For Those Who Struggle with Motherhood {and for Those Who Don’t}

It was my first Mother’s Day as a mom…I had only been a mom for thirteen days. I was physically exhausted and emotionally overwhelmed.

Just a few days earlier, my own mother, who had been with me since my daughter was born, abandoned me. She had hugged me tight and said in her calm, motherly voice, “You’re going to be fine. Happy Mother’s Day.” Then she got on a plane and flew home to my dad…as if he needed her more than I did!

I cried big, crocodile tears as I held my new baby, right there in the middle of the nursery. I had no idea how this little person and I would make it through the next 8 hours until my husband came home, let alone how I’d manage the next 5 years until she started school.

How was I supposed to take care of this little person when I couldn’t even figure out how to put her in the baby carrier?

I was a mom, and all I wanted was my mommy. 


Not only did we make it through that day, we eventually made it through the first year. Then the next, and the next. We even managed to add another baby to our family, and I learned the secret to motherhood: multi-tasking. I could cook dinner with one child in my arms, one around my feet, a dog scratching at the door, and a phone to my ear. Still, there were times I struggled.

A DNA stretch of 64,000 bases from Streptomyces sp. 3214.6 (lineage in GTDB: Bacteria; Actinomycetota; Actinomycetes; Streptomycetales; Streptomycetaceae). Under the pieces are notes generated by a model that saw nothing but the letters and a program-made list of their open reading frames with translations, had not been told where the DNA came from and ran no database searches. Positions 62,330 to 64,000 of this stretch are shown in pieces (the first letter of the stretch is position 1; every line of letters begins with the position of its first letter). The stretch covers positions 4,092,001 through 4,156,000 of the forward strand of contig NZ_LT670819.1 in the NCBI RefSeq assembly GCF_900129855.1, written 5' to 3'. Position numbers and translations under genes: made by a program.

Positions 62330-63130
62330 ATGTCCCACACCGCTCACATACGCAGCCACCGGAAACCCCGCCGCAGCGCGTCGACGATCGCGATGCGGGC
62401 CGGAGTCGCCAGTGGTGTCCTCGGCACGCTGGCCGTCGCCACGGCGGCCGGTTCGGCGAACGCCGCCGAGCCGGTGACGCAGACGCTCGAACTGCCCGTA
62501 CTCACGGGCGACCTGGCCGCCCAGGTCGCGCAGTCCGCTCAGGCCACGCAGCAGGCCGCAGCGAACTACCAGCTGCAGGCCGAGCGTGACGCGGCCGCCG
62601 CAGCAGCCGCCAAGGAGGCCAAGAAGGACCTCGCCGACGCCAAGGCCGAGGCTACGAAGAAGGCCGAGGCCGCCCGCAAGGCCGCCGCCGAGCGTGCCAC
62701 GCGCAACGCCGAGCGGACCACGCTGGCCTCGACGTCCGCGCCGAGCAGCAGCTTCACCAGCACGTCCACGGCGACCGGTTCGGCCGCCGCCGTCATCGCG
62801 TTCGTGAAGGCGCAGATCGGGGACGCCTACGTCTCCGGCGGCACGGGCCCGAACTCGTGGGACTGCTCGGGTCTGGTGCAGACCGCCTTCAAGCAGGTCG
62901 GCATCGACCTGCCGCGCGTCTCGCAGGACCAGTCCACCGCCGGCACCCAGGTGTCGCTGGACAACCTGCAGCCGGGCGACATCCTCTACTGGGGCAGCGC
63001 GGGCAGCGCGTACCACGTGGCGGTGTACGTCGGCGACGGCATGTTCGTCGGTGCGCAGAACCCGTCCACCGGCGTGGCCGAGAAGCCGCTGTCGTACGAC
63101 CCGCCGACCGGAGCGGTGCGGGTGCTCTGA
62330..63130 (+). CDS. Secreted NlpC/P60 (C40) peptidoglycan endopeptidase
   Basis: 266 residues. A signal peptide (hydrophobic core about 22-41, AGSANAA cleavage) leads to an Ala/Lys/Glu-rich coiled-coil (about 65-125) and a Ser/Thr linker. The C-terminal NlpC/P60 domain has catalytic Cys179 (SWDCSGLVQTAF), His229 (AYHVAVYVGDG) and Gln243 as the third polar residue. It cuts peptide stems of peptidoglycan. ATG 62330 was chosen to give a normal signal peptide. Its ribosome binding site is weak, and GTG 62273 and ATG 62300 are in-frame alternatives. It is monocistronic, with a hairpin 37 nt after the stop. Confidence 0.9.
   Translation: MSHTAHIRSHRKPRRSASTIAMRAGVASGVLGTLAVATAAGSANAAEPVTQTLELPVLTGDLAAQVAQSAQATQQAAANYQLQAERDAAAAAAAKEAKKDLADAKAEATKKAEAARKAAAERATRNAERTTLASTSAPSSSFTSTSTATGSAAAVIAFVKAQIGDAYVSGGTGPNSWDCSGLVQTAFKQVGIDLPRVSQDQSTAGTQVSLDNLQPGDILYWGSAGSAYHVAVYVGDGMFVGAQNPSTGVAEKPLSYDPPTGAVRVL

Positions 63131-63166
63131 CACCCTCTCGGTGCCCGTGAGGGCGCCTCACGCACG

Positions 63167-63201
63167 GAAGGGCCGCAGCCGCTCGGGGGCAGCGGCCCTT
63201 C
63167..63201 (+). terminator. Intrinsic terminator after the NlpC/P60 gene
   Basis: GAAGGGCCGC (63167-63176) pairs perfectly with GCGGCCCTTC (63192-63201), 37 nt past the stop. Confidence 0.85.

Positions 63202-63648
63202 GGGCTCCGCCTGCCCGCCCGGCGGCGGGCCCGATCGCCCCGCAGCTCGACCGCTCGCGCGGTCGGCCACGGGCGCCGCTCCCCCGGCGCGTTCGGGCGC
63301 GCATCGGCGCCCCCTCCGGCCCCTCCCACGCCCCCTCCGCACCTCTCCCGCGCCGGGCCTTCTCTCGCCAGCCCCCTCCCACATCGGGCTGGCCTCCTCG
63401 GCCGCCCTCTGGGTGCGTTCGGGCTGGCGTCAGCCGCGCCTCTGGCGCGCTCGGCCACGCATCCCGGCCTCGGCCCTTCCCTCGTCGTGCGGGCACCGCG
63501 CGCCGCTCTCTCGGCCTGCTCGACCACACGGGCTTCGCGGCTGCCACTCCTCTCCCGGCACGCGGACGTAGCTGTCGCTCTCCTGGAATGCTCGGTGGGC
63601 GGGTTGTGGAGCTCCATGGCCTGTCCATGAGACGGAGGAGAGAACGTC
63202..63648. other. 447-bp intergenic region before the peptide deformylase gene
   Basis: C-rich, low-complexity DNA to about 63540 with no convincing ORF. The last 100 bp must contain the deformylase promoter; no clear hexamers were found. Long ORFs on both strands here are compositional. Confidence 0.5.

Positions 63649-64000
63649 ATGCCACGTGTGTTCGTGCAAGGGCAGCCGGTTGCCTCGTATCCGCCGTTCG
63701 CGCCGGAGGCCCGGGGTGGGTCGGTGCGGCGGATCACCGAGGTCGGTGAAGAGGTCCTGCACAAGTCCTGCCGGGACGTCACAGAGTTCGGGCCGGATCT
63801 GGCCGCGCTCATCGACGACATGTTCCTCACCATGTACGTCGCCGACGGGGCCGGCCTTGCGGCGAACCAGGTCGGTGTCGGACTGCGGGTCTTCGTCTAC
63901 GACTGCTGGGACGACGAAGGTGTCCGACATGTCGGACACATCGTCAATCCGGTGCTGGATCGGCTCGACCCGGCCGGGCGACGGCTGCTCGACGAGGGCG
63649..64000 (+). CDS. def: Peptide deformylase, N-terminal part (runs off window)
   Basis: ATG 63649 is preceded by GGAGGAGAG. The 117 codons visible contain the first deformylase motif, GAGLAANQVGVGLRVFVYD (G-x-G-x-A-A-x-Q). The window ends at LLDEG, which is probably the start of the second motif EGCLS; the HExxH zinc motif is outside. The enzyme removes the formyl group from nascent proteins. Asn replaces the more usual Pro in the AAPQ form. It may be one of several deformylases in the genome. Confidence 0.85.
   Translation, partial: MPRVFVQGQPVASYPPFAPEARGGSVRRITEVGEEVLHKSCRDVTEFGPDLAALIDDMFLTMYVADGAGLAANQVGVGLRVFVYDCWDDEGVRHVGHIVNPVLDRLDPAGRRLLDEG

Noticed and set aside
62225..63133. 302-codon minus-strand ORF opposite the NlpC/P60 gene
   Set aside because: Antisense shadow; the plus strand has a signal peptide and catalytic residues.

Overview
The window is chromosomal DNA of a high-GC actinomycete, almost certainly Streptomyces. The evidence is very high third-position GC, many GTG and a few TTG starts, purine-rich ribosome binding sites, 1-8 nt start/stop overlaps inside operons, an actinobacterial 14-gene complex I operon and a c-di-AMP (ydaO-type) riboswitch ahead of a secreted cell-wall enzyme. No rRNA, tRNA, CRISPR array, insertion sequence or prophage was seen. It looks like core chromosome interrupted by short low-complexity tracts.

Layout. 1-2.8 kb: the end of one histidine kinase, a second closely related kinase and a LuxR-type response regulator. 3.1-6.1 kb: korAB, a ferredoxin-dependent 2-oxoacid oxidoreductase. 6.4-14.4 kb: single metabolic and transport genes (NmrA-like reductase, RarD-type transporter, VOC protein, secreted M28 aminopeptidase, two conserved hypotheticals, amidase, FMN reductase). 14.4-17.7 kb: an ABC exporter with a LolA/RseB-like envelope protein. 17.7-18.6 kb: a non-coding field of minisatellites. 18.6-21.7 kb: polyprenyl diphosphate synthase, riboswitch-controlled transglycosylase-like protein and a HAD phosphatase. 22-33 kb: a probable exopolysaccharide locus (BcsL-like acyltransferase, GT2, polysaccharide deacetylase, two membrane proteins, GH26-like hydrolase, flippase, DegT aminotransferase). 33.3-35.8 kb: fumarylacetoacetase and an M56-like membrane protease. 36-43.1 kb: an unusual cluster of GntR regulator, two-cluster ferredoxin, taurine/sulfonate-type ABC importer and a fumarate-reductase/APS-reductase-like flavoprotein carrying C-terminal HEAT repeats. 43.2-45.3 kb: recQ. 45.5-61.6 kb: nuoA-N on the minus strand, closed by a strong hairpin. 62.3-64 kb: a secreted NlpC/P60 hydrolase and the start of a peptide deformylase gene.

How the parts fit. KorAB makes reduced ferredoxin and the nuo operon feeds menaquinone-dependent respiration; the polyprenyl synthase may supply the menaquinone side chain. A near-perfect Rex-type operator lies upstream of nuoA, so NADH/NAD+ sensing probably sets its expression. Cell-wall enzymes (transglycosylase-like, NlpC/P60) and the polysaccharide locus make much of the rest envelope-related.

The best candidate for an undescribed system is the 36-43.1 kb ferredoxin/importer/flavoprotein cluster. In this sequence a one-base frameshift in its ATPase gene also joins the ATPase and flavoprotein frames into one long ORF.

Nine years into this parenting journey, I now realize those moments are  universal…life for moms is simply varying seasons of insanity. Some are less chaotic, but all are some level of crazy. And hard. And stressful.

I am blessed to have a legacy of strong and generous women in my family, and motherhood allowed me to see them in a new light. These are the moms who have had the greatest influence in my life:

motherhood-2My Grandmothers To the untrained eye, my grandmothers couldn’t be more opposite: One raised her only  son as a single mom, working a 9-5 to keep the bills paid; the other worked at home, caring for her four children and any neighborhood kids who might need a safe place and a loving hug. One was a genius in the kitchen, with a specialty for comfort foods and chocolate chip cookies; the other’s culinary repertoire included only macaroni and cheese. One would not live long enough to see me marry or to meet my children; the other carries on, serving her kids, her grandchildren, and her great-grandchildren.

Although very different, each of these women served her family faithfully through long days of hard work. I’m sure there were many times they didn’t feel like getting out of bed to go to work or take care of a family…Those weary days we mamas know so well. But they did it with a warm smile and eager hands, because that’s what a mom does.

motherhood-3My Mom When I was younger, my mom represented all I had yet to learn and all I wanted to be. Married at 19 and a young mom at 20, I’m sure she wondered often if she was making the right decisions for her children, for her family. I’ve watched her sacrifice much over the years. She has worked alongside my dad in ministry and stretched grocery money to feed her family. She has sacrificed her own desires to create lasting memories for her children and now for her grandchildren, because that’s what a mom does.